QUESTION: The paint and primer (both water-based) have been peeling from my deck which is exposed to much heat, sun, and rain. After scraping all remaining paint and replacing rotten boards, I am ready to repaint. Is it better to use an oil-based primer than a water-based primer? If I use an oil-based primer, must I also use an oil-based paint, or can I use a water-based paint? Can you offer any advice to prevent the new paint from peeling?
ANSWER: First, let me say that painting a deck or using a solid-color stain on a deck is usually a decision best saved for last resort, (like when you’re trying to do a quick fix to sell the home, or if it isn’t realistic to strip). No paint or solid stain is going to last very long. The amount of time it DOES last will depend upon the condition of the deck, adequate ventilation below the decking, the condition of the pre-existing finish, the level of preparation you do, the products you choose, and your ability to apply it per manufacturer’s recommendations, (proper thickness, not in direct sun during application, acceptable humidity & temperature levels, and a moisture content of the wood below 10-12%).
Now, to address the peeling. Peeling happens for a few reasons. Without seeing pics, I can only give my best guess. If paint is peeling down to another level of paint where that lower level of paint is still in-tact, then the peeling is happening because of a lack of adhesion between the lower coat and the coats which have been applied over-top. This situation is usually caused from either an incompatibility between the 2 products or, more commonly, a lack of preparation, (insufficient sanding or cleaning). However, if the deck is peeling down to raw wood, it’s usually because the entire coating system is failing. This can happen when too many layers have been applied, a deteriorated 1st coat, and/or the sheer design of many deck products do not allow the substrate to breathe properly.
Oil-vs-latex: Oils are deeper penetrating and block tannin from bleeding through, (the brown oils in the wood). The disadvantage of oils is that they become brittle over time, so they’re more apt to cracking. Because the oils are so good at penetrating the wood fibers, they can seal up the wood so well that they prevent the wood from releasing moisture, which can lead to mildew problems. Latex allows for better breathing, is much more flexible, but doesn’t penetrate as deep. If you’re starting to get frustrated, you’re not alone. I’ve done hundreds and hundreds of decks and I can tell you that there is always a trade-off no matter which product you use.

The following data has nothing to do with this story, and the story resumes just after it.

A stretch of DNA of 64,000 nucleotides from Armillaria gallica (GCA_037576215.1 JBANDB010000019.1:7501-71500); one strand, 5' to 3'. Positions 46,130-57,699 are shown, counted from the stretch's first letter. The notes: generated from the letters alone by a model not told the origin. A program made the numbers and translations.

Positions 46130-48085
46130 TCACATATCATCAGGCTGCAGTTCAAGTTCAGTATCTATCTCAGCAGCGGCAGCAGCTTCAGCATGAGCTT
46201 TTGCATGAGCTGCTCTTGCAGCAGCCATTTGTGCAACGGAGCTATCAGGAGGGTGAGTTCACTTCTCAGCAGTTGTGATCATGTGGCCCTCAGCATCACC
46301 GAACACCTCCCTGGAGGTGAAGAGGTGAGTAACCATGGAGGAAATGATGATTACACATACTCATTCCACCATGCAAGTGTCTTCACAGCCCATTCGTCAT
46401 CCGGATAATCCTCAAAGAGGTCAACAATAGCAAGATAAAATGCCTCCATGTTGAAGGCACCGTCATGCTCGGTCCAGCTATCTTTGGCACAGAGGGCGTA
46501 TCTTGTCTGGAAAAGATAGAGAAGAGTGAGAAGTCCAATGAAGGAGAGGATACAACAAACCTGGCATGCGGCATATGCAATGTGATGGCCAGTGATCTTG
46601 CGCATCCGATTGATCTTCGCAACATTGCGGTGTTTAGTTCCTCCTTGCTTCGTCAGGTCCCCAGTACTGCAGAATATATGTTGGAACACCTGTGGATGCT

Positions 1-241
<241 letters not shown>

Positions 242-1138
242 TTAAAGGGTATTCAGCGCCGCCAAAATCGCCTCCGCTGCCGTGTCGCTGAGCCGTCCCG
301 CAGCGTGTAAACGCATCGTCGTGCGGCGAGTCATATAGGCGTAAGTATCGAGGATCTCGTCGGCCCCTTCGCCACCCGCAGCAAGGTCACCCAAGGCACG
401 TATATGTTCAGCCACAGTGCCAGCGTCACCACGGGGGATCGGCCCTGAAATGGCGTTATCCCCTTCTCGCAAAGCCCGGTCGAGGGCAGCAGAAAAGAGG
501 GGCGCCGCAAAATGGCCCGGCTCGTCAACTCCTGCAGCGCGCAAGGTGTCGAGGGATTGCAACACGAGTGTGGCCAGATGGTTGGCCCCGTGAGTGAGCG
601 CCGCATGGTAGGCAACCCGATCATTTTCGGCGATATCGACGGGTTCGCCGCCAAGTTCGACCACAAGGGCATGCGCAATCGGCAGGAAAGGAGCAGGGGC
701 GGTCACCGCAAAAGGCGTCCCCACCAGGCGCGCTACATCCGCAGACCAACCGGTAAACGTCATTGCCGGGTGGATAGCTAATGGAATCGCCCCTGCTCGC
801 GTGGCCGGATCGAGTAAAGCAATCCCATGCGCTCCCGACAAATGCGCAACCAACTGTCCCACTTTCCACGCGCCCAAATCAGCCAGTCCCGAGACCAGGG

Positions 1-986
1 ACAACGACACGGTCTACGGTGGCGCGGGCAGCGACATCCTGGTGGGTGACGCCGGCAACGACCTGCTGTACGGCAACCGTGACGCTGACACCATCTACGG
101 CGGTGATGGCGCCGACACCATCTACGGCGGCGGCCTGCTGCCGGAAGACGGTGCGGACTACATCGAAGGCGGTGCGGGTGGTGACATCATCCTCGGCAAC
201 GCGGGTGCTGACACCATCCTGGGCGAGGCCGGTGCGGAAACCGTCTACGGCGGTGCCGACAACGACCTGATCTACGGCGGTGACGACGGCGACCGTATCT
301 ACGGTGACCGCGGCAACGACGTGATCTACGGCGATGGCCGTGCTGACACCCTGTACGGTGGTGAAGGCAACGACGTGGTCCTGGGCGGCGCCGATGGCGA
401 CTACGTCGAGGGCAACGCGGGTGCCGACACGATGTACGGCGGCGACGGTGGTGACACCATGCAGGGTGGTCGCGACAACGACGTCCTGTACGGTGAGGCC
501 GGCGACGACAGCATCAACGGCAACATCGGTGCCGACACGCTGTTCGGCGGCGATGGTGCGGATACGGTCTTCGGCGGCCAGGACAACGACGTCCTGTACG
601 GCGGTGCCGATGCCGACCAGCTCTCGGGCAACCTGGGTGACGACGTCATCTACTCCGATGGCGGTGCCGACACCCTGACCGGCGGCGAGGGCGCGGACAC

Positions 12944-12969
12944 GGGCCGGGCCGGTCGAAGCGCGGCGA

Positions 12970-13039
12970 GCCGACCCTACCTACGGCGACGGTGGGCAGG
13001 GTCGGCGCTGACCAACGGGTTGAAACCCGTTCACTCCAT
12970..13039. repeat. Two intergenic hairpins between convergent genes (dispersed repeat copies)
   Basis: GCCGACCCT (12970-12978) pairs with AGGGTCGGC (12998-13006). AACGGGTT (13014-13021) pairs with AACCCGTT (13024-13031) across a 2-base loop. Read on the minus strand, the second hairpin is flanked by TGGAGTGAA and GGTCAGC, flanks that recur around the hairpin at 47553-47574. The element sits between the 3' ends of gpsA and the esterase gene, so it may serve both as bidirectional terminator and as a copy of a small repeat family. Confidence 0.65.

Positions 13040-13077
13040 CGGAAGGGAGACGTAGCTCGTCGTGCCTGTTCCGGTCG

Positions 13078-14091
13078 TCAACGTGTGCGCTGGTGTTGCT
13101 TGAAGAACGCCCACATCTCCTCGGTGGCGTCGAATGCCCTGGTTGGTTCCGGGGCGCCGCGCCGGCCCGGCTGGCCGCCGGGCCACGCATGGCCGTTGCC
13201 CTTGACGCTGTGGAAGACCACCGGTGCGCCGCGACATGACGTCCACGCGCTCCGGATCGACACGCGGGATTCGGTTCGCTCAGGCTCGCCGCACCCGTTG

Although I usually stay away from painting or solid stains on decks, I CAN say that the few that I’ve done in the last year were done with Superdeck Duckback. It was originally designed for a marine-grade coating which needed to withstand harsh elements and extreme fluctuations in temperature and moisture. It’s a water-based elastomeric coating, so it’s extremely flexible, but it breathes much better than the old elastomerics.
Feel free to follow-up with pics if you’d like any further advice or suggestions. I hope that I’ve covered nearly everything you’d want to know about what to do for best results. To sum it up briefly, make sure that you’ve done a thorough job sanding & cleaning the deck first, get the best products available in your area, (since the material cost is minimal in comparison to labor), follow directions on the can, and make sure the wood is good and dry. Spend an extra $40-$50 to invest in a moisture meter, (Protimeter), to make sure that you don’t end up doing all that work, only to find you painted over wet wood, which will lead to premature failure.
Good luck and happy painting!
Troy Stevens, Stelzer Painting Inc.